“Obtaining vitamins and minerals from a balanced diet is certainly beneficial in maintaining overall health and wellness,” explains cosmetic chemist, Kelly Dobos. “However, we shouldn’t be relying on our diet – or supplements – for sun protection. Reviews of studies with lycopene, for example, were only able to achieve a small change in innate protection.”

She points to a study conducted in Germany, which got people to eat about two and a half tablespoons of lycopene, lutein and beta carotene-rich tomato paste every day for 10 weeks, along with 10g of olive oil (which helps absorption of those compounds). “Measurements at four weeks showed no difference in redness from UV exposure from the placebo group, and only a slight difference at the 10 week mark,” she says.  Clearly, there’s no replacement for actual sun protection – even if certain nutrients can benefit us in other ways.

Can sun protection supplements be used instead of sunscreen?

It’s a hard no – while topical sunscreen can be a pain, it’s a must if you plan on spending time in the sun. And it’s important to flag that these supplement brands aren’t marketing themselves as an alternative to sunscreen; they’re designed to act as a boost to your existing skincare regimen.

But Dobbs believes that people may mistakenly think they can take a supplement in place of lotion: “While it might sound easier to pop a pill rather than apply and reapply sunscreens, unfortunately there’s little evidence that these supplements are truly useful. In fact, the sense of false protection they could give is dangerous.”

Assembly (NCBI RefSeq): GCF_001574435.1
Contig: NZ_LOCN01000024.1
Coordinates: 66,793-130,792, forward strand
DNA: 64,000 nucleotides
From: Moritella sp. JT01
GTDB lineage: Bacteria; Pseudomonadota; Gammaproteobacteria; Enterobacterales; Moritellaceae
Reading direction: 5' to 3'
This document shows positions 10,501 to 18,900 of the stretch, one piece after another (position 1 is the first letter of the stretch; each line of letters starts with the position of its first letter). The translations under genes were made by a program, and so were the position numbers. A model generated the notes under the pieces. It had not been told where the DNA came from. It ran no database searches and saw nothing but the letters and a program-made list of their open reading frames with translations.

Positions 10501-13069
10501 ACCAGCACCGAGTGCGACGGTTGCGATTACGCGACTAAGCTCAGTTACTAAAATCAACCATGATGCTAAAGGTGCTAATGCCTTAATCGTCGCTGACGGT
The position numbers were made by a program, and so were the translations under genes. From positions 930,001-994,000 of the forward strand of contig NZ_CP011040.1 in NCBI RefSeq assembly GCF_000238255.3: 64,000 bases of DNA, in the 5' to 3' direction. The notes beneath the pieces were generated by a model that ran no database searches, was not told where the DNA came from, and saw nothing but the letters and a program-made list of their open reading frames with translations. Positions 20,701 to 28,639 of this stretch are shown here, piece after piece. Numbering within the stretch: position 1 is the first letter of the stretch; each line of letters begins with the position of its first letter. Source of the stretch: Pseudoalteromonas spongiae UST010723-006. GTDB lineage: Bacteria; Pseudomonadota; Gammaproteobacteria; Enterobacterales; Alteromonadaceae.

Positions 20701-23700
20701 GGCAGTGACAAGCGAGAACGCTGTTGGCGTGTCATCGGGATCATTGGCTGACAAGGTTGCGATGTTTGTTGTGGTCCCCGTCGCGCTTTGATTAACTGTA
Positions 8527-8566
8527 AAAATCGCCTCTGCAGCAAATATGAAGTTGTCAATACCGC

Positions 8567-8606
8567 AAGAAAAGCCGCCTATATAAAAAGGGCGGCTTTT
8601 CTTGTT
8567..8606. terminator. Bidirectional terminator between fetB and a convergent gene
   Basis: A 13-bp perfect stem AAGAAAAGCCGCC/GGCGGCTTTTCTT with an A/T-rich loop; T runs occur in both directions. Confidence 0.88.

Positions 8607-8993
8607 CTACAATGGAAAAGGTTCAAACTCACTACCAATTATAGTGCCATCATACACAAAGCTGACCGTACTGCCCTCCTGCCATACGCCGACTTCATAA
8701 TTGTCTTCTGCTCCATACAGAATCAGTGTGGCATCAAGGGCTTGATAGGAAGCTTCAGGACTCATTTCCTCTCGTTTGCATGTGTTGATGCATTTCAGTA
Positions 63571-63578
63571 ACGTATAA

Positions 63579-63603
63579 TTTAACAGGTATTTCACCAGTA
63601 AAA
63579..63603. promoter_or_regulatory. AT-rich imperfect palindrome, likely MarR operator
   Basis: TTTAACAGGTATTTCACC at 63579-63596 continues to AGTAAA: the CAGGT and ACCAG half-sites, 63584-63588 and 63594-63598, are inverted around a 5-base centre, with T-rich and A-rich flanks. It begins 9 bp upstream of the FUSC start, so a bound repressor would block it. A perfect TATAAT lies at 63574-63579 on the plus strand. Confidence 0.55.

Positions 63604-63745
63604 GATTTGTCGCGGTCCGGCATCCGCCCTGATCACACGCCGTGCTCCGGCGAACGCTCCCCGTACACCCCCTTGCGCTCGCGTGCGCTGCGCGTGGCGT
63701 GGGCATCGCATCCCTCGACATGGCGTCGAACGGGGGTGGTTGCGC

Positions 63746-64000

Even if they do offer a level of damage control, they should never be relied on as your only protective measure – even Heliocare stresses that its oral capsules should be used in conjunction with sunscreen. (Heads up, their topical oil-free facial SPF50 is great – I’ve been using it for years after a dermatologist recommended it to me.) 

“Supplements are in no way a ‘sunscreen’ but rather an adjunct to use in addition to a sun protective programme, including sunscreen, hats, protective clothing, seeking shade and avoiding midday sun,” adds Dr Goldstein. 

The best way to protect your skin from the sun

It’s important to note that sunscreen doesn’t entirely block UV rays from entering the body. The SPF rating refers to the product’s ability to block UVB rays (the rays that make skin burn, and the cause of most skin cancers). According to the British Skin Foundation, SPF 30 blocks about 97% of UVB rays (when applied correctly) while SPF 50 blocks around 98%.

“We should not rely only on sunscreen to protect ourselves from the sun, but should wear suitable clothing, and avoid being in direct sunlight during the hottest part of the day,” advises Dr Hana Patel, GP and mental health coach. 

“With regards to sunscreen, it’s recommended that whatever brand we choose, it should have a minimum of SPF30 to protect again UVB, and at least a 4-star UVA protection rating. 

“For best results, sunscreen should be applied twice before going out – at least 30 minutes before and just before we go out. Water and the sun can lead to sun cream being washed off or drying out, and should be re-applied every two hours.”